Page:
LONDON’S “super-prime” property is continuing to be used to launder the illicit profits of corrupt foreign tycoons despite promises of a government crackdown, an official report warned today.
The Home Office report, which examines the risks of money-laundering and terrorist financing, says that there is a “particularly high risk” of homes in the capital’s most expensive districts being bought with illegally obtained wealth
It adds that such properties were “a commonly identified feature within current investigations into grand corruption and money laundering being conducted by the National Crime Agency’s international corruption unit”.
The report also says “a significant amount of intelligence about possible proceeds of corruption in London is generated by transactions relating to the acquisition or sale of such superprime property.”
Further concerns are expressed about the role of lawyers in assisting such purchases by helping clients to create trusts and companies which can be used to “facilitate money laundering” by masking the true identity of the buyer.
The new assessment will increase pressure for action to prevent the London property market being exploited by criminals.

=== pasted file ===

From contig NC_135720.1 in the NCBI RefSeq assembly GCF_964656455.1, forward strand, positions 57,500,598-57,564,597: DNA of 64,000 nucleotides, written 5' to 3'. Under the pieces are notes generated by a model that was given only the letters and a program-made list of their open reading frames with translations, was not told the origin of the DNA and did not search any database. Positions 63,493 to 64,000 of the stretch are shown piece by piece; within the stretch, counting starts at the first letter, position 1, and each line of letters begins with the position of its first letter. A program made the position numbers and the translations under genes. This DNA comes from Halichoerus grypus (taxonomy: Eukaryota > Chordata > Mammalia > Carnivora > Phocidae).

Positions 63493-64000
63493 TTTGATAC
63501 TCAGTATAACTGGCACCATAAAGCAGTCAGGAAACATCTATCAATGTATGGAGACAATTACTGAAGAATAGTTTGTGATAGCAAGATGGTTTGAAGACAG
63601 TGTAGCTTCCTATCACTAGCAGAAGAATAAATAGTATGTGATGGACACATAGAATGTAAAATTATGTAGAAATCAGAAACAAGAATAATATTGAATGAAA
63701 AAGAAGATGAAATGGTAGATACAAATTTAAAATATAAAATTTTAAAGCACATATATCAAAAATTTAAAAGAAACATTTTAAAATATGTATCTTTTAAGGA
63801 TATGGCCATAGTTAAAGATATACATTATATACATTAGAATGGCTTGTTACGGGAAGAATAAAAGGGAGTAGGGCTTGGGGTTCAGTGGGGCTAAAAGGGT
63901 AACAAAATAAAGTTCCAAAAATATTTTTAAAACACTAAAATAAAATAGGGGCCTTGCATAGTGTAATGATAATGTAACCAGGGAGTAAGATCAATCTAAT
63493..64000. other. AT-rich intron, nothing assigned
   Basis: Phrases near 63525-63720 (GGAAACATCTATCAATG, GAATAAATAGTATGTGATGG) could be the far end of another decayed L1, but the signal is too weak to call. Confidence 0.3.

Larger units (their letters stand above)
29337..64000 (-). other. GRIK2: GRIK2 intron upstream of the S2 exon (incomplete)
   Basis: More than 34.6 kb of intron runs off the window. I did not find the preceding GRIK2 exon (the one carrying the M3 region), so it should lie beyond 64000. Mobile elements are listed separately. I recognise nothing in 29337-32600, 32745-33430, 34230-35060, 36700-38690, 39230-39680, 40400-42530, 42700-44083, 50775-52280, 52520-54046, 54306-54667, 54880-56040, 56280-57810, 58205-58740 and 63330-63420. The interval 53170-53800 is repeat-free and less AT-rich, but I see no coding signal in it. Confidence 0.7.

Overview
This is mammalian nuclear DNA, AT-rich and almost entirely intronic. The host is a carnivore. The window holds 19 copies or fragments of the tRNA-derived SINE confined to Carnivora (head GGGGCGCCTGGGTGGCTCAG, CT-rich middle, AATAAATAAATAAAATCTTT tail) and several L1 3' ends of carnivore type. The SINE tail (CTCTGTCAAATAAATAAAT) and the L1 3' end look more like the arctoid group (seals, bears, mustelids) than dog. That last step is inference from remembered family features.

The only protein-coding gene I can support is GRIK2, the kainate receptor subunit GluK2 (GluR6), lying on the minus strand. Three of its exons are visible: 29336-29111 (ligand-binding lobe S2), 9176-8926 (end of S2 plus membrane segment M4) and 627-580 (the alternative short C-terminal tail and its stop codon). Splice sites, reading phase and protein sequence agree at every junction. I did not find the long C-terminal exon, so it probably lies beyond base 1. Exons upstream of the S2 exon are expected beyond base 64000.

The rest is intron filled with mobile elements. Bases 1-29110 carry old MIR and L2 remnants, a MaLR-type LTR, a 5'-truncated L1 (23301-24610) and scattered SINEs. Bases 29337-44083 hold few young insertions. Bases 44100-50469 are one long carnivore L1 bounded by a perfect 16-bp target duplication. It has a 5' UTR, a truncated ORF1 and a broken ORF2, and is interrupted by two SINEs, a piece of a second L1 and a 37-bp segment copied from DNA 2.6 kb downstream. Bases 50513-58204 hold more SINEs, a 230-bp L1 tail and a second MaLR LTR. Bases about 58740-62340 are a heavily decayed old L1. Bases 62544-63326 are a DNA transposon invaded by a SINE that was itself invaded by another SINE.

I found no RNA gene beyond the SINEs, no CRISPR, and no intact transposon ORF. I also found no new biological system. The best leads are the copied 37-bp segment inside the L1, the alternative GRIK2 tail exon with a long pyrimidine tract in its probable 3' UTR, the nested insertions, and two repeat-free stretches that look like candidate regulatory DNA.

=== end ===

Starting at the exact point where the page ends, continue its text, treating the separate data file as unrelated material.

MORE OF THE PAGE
It follows warnings by the National Crime Agency and campaigners that hundreds of millions of pounds of criminal wealth is being laundered through this city and a promise in 2016 by then PM David Cameron to act against corruption here and abroad.
Today’s report warns, however, that the problem is continuing with property presenting a “particular appeal to high-end money launderers looking to conceal large sums in few transactions, often with beneficial ownership hidden through the use of corporate vehicles or overseas trusts”. It adds that homes “pose a greater risk than commercial property” but that “the commercial sector also poses risks.”
To help address the problem, a new Criminal Finances Act passed this year will give law enforcers the chance to seek “unexplained wealth orders” requiring those suspected of buying assets with illicit funds to prove in court that their money was clean. But this has still to come into effect.
The Government has also yet to introduce a register that would end the anonymity of those who use overseas companies to buy British property.
Security minister Ben Wallace and Treasury minister Stephen Barclay responded by promising action to protect London’s reputation.
“Serious and organised crime has been estimated to cost the UK tens of billions of pounds every year,” they said. “That is why we must continue to crack down on dirty money.”
Nigeria’s president Muhammadu Buhari last year called for Britain to return assets stolen from his country by corrupt individuals.
A deal was later signed between the two countries to make it easier to hand back illicit profits.
‘Property appeals to highend money launderers looking to conceal large sums in few transactions’ Home Office report
As reported by London Evening Standard